A characteristic of such networks is that the hybrids cause echos due to impedance mismatches at the hybrids in the network, and such echoes interfere with communication. The echo experienced by a modem is greatest from the nearest hybrid, and decreases with distance due to the attenuation of the channel. For example, modem A in FIG. 2 would generally experience the largest echo from its own internal hybrid 20A, and a lesser echo from the near network hybrid 24A (because the echo from hybrid 24A is attenuated by the loss of the analog segment 22A). There are also smaller echos from the far network hybrid 24B and the internal hybrid 20B of modem B, but these echos can be treated as one echo. The time between the near and far echoes can be large (e.g., on the order of 2 seconds). Accordingly, most modern modems, such as those that conform to the ITU V.34 standard, have been designed with two echo canceling circuits, one for each of the near and far echo sources. (Occasionally hybrids exist in the middle of these two common sources, and cause a third echo. Most modems cannot deal with such intermediate echos, which contribute to overall noise in the link and reduce connect speeds.) A standard, V.90, has recently been established for a pulse-code modulation (PCM) voiceband modem system. A PCM modem system is different than traditional voiceband modems in that a PCM modem system takes advantage of a frequently-encountered network topology to attain higher data rates. PCM modem communications requires at most one analog component. Such a topology, shown in FIG. 3, includes an Analog Modem coupled to an analog segment 30. Transmit and receive signals are combined on the analog segment 30. The analog segment 30 is coupled to a digital segment 32 through an analog/digital interface 34 that is part of the PSTN 5. Under current standards, the digital segment 32 uses standard transmission facilities (e.g., T1/E1 transmission systems) and provides separate transmit and receive signal paths to a separate receiver Rx and transmitter Tx within a PCM Modem.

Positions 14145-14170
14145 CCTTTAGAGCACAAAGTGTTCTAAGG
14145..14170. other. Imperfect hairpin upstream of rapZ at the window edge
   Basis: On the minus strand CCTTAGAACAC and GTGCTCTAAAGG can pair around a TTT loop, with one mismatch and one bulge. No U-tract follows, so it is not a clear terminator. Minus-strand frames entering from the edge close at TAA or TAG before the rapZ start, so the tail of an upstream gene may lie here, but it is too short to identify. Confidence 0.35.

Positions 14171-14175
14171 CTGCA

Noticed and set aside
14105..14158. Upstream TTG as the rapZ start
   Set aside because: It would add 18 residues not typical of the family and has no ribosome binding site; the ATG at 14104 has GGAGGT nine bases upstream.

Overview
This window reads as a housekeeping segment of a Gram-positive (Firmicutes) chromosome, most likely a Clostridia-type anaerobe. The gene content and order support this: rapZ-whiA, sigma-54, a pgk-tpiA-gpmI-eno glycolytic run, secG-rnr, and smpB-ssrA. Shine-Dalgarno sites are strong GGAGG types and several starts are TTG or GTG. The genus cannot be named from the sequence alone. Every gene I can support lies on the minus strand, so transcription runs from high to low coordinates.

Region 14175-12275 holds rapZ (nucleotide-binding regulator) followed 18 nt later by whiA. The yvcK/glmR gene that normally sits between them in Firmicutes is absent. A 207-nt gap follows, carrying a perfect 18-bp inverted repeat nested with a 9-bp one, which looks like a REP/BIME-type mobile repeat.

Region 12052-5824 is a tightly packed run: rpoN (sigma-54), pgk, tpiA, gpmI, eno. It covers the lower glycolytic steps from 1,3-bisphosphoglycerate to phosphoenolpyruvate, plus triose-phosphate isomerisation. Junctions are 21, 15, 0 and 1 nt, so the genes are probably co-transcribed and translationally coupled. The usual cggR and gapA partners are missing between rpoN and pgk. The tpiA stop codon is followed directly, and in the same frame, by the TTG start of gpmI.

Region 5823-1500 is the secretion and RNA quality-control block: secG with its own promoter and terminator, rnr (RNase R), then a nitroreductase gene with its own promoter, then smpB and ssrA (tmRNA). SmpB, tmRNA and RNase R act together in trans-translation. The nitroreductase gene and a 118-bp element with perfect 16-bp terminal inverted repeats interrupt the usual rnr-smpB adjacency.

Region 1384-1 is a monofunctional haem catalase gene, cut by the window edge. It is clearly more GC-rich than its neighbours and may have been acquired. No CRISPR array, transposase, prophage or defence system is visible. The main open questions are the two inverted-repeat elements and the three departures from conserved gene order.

The analog/digital interface 34 comprises a combination hybrid and PCM coder/decoder (codec). The hybrid separates the analog transmit and receive signals. The PCM codec provides analog-to-digital (A/D) and digital-to-analog (D/A) conversion and PCM encoding and decoding.